Call for testers – NLP for humanities

We are creating a web-based tool that aims to make some state-of-the-art Natural Language Processing tools more accessible to humanities scholars.

We are recruiting a few testers for the project; we can offer modest stipends (exact amount TBD, but in the range of $150-$300) to compensate you for your time. The testers are expected to attend one or two sessions of 1-2 hours each at CU Boulder and also possibly to provide a bit of written feedback. The total time commitment is around 7-10 hours, depending on how much time you want to invest in playing with the tool and providing feedback.

If you are interested, please get in touch by March 13th. We hope to hold the first session soon, but definitely before April 15, and the second session before May 3.

The tool and testing it

All you need is a laptop (Windows, Mac, or Linux) that has at least 2.5 GB free space.

The tool runs on your computer. It is installed in a Docker container – therefore, users will need to install Docker (we have instructions for that and it’s not particularly challenging.)

The interface runs in a browser. The data processed by the tool is put in a directory on the user’s computer and analyzed from there. We have sample data that you’ll be able to play with, but once you have the tool installed, you can also try it out with your own data.

And what’s the tool for? Well, you can extract named entities, examine what entities appear as doers/done-to or subjects/objects, how that changes over time, what verbs go with what entities, and so on. (Some of these are not implemented yet, but hopefully will be.)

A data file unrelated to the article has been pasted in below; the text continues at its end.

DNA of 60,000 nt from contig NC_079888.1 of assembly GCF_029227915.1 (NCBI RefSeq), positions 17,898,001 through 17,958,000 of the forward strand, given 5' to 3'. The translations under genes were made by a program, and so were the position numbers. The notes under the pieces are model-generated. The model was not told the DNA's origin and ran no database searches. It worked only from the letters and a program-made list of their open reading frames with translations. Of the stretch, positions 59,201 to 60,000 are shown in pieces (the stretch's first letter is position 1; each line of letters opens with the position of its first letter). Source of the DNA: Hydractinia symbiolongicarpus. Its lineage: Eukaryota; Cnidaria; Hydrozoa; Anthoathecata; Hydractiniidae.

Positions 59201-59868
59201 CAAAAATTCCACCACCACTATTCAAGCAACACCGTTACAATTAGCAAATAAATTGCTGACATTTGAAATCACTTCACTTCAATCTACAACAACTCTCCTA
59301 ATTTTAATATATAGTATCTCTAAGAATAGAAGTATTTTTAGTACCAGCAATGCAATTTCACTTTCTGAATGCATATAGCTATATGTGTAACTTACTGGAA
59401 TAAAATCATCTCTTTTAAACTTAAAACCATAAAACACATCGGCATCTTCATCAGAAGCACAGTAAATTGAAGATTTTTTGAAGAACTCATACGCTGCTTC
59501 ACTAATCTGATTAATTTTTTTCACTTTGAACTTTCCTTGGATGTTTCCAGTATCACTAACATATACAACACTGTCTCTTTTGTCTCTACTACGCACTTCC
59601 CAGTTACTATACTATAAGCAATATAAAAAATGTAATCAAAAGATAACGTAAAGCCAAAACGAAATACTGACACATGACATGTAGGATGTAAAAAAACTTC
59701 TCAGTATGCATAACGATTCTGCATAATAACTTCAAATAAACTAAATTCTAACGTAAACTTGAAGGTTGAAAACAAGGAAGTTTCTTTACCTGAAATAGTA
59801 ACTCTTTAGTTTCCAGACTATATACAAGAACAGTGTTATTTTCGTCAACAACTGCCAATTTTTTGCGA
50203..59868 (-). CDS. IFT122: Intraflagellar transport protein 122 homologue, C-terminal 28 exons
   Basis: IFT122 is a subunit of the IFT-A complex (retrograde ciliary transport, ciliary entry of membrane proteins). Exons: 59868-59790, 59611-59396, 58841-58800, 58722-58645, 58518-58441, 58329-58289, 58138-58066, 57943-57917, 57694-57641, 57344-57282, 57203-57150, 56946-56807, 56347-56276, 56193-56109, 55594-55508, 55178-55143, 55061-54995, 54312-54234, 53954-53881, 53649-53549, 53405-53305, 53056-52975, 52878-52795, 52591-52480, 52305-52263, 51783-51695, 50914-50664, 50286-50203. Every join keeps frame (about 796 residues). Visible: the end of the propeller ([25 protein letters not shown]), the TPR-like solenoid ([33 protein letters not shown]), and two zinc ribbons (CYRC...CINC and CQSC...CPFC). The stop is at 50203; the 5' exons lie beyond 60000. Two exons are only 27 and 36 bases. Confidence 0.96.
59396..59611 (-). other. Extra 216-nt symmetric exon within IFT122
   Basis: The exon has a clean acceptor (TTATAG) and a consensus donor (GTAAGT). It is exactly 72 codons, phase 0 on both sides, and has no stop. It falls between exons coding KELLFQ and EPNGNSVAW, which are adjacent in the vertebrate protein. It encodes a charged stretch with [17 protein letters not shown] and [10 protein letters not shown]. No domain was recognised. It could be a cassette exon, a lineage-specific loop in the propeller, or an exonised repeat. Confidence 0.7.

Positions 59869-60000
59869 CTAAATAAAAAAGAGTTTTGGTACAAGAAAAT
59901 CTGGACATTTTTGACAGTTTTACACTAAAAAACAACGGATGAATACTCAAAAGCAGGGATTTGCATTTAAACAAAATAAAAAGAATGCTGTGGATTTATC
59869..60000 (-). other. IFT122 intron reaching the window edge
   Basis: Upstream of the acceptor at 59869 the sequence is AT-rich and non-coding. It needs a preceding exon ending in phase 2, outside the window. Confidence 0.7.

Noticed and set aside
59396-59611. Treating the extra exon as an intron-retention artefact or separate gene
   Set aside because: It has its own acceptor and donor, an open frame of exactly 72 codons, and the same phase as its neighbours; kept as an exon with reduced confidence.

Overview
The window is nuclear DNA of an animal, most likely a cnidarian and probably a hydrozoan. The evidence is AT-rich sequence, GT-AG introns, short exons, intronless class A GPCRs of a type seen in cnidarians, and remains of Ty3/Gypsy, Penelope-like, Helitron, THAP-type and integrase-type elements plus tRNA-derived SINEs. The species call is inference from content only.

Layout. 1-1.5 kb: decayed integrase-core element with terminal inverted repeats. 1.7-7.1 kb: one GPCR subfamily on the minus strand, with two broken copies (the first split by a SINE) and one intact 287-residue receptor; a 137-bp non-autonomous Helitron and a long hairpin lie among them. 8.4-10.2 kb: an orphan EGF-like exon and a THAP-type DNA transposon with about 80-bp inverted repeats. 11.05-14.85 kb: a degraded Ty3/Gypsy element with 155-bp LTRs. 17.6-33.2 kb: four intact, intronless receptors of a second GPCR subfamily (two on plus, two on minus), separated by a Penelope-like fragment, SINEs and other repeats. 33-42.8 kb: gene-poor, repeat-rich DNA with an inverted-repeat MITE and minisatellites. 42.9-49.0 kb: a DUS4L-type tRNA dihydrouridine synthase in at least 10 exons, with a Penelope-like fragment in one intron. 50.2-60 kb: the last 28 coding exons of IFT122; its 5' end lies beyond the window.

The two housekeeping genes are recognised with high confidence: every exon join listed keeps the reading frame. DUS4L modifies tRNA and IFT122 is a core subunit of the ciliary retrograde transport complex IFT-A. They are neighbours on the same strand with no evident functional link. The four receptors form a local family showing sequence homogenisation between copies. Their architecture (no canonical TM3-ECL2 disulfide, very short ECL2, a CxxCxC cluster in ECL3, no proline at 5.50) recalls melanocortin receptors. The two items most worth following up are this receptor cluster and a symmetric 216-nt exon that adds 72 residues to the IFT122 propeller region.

If your question now is, what are named entities, and what do you mean by doers/done-to, and all that, read on for a mini-primer on NLP!

A bit about NLP

Natural Language Processing (NLP) is analyzing language with a computer. It has lots of different areas and applications. The ones particularly relevant for our tool are named entity recognition (NER), the analysis of syntactic roles, semantic role labeling (SRL), and constituency and dependency parsing.

Named entity recognition (NER)

Named entities are simply identifiable entities in text: people, locations, organizations, and so on. Named entity recognition processes a text so as to identify such entities in it; they can then be used in various kinds of analyses. Below are a couple of nicely colored examples from the AllenNLP demo (our tool is built on the AllenNLP library.)

If you like (Paul McCartney /PERSON) you should listen to the (first /ORDINAL) (Wings /ORG) album.

When I told (John /PERSON) that I wanted to move to (Alaska /GPE), he warned me that I'd have trouble finding a (Starbucks /ORG) there.

(The GPE in the second example stands for Geographic/Social/Political Entity.)

Having marked the entities, we can start thinking about relationships between them.

Syntactic role labeling

Labeling syntactic roles makes use of Part-Of-Speech (POS) tagging – marking things like “noun phrase,” “noun,” “verb,” “adjective,” and so on. And then, as you may recall from some distant school lesson, some nouns in sentences are labeled “subjects” (doers of some action) and some are labeled “objects” (that something is done to.) Objects can be “direct” or “indirect.”

So in the example below, “Mary gave the book to John,” Mary is the subject, the book is the direct object, and John is the indirect object.

Mary gave the book to John (annotated)

Semantic Role Labeling (SRL)